Film Threat archive logo


By Scott Knopf | July 17, 2012

In Search of La Che is a no-budget feature that starts off on a rough note and doesn’t get much better after that. Breaking the fourth wall, John Tavis (played by Duncan Airlie James), speaks directly to the audience—setting up the film as documentary about a search for a relatively unknown musician named Roxy La Che. According to Tavis, La Che was one of the most important rock and rollers to ever play music but he’s criminally underappreciated.

The amateur filmmaker sets out on a quest to track down his idol—starting with an interview with the webmaster for the only Roxy La Che fansite. This brings us to Larry McShane (played by Kyle Calderwood), who is one of the most bizarre and unwatchable characters ever filmed. From there, the rest of the film is a series of awkward conversations between Tavis and other subjects who have bits of background and clues into the mystery. Some of them come off as normal guys with no real zany characteristics and some of them are Nazis psychopaths.

Some films struggle to find and follow a tone but this isn’t the case with In Search of La Che. Unfortunately, La Che has a tone, it’s just annoying and unbearable. That being said, Tavis is a likable character; and James has a lot of to carry on his shoulders. He spends way too much time talking to the camera—explaining what’s happening and how he’s feeling about situations—but in the end, he comes off as a regular guy who serves as a pillar of normalcy amongst a barrage of lunacy.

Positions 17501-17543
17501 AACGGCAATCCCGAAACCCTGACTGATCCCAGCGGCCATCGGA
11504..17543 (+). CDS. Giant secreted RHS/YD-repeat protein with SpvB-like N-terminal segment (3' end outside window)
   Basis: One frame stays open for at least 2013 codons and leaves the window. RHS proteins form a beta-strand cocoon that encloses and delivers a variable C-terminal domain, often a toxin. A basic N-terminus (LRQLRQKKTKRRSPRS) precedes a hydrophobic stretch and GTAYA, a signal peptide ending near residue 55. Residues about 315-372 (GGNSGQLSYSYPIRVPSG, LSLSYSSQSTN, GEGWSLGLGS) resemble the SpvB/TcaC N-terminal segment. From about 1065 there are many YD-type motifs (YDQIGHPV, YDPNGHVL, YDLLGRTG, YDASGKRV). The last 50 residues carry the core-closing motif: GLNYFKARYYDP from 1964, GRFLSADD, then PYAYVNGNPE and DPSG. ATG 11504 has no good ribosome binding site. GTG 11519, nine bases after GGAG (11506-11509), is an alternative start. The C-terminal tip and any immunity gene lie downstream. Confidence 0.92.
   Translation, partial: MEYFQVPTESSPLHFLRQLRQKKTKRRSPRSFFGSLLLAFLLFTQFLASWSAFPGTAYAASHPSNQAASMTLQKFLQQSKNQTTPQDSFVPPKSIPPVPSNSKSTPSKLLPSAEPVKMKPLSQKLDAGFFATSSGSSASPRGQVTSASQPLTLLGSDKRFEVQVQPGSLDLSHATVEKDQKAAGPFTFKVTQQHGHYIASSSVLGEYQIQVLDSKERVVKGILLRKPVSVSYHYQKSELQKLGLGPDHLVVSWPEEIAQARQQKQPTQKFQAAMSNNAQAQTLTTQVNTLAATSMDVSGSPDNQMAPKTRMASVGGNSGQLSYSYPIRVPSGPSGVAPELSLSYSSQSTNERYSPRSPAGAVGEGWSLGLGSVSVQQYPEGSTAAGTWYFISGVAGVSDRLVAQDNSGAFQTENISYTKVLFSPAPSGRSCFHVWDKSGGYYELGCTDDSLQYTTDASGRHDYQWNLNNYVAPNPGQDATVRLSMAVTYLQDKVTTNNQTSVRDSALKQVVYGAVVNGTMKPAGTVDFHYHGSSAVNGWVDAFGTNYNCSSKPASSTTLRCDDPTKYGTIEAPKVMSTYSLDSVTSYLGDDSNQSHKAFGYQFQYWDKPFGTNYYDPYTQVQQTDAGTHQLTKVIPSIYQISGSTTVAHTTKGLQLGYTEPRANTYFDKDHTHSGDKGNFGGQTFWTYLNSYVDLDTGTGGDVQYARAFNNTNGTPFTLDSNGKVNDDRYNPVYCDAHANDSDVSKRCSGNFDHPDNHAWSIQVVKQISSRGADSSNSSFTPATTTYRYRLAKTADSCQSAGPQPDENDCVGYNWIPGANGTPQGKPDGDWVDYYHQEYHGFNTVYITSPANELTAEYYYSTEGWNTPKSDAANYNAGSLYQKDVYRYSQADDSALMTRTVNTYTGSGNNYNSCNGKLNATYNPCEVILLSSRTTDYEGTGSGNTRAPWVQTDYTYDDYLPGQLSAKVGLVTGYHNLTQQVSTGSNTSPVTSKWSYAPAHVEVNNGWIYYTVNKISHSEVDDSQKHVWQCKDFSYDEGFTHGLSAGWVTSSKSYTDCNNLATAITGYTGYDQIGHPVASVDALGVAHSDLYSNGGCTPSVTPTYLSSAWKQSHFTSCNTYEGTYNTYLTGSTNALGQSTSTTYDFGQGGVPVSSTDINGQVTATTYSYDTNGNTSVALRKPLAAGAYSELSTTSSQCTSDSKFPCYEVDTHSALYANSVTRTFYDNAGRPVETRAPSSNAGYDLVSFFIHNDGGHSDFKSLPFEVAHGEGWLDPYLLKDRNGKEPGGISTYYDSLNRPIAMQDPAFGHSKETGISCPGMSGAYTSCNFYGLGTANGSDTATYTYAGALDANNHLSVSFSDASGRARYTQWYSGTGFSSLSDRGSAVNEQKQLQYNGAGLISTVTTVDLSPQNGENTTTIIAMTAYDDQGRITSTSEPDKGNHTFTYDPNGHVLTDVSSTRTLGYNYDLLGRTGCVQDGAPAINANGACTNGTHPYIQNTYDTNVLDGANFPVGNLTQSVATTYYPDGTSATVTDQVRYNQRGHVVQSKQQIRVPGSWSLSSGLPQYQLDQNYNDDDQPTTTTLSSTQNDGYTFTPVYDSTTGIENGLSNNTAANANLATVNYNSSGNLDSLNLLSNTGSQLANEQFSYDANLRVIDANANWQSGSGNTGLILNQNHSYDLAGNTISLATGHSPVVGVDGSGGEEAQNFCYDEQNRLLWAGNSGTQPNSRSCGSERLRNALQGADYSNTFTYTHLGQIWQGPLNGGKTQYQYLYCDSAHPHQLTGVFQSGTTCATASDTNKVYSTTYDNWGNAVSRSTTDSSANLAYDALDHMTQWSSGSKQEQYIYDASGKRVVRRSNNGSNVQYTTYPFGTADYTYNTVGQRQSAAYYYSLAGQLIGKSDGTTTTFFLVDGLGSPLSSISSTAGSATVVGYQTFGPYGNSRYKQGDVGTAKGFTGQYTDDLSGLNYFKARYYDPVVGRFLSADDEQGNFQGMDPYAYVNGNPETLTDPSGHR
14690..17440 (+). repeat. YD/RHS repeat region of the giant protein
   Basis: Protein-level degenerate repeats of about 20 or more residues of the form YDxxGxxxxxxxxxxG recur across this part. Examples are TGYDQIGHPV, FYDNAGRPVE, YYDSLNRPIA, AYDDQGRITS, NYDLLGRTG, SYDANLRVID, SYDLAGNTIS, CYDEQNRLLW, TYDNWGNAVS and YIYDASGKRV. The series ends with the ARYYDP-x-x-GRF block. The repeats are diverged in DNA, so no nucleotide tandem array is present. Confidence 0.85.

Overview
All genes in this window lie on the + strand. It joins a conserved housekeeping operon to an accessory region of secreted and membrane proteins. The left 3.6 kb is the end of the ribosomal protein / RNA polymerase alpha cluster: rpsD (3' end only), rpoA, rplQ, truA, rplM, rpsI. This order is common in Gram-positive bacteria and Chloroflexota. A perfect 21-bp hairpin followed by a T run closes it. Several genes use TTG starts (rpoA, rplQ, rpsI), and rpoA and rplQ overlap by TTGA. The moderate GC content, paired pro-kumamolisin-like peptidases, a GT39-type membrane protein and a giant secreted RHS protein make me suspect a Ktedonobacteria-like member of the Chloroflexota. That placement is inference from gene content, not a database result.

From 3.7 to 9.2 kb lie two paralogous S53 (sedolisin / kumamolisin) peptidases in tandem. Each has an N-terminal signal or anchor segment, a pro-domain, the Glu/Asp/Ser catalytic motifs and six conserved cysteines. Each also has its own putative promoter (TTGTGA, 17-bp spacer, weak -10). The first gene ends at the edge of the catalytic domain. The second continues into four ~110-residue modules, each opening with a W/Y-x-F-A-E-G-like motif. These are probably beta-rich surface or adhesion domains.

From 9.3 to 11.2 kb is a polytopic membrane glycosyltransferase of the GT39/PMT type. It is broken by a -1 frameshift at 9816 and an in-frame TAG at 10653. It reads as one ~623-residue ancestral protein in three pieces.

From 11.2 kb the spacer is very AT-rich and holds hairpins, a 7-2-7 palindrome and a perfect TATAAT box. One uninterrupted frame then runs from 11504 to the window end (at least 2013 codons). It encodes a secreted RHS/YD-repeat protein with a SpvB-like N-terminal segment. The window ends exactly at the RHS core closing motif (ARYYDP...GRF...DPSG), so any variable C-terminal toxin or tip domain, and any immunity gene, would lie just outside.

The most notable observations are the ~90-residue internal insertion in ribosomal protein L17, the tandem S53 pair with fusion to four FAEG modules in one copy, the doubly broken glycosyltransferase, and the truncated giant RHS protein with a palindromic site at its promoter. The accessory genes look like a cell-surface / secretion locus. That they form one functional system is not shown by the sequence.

Terrible costumes, amateur sound, and rough editing makes this a hard film to watch. James’ likeability is the only thing that may keep you through the entire film.

This film was submitted for review through our Submission for Review system. If you have a film you’d like us to see, and we aren’t already looking into it on our own, you too can utilize this service.

Leave a Reply

Your email address will not be published. Required fields are marked *

Join our Film Threat Newsletter

Newsletter Icon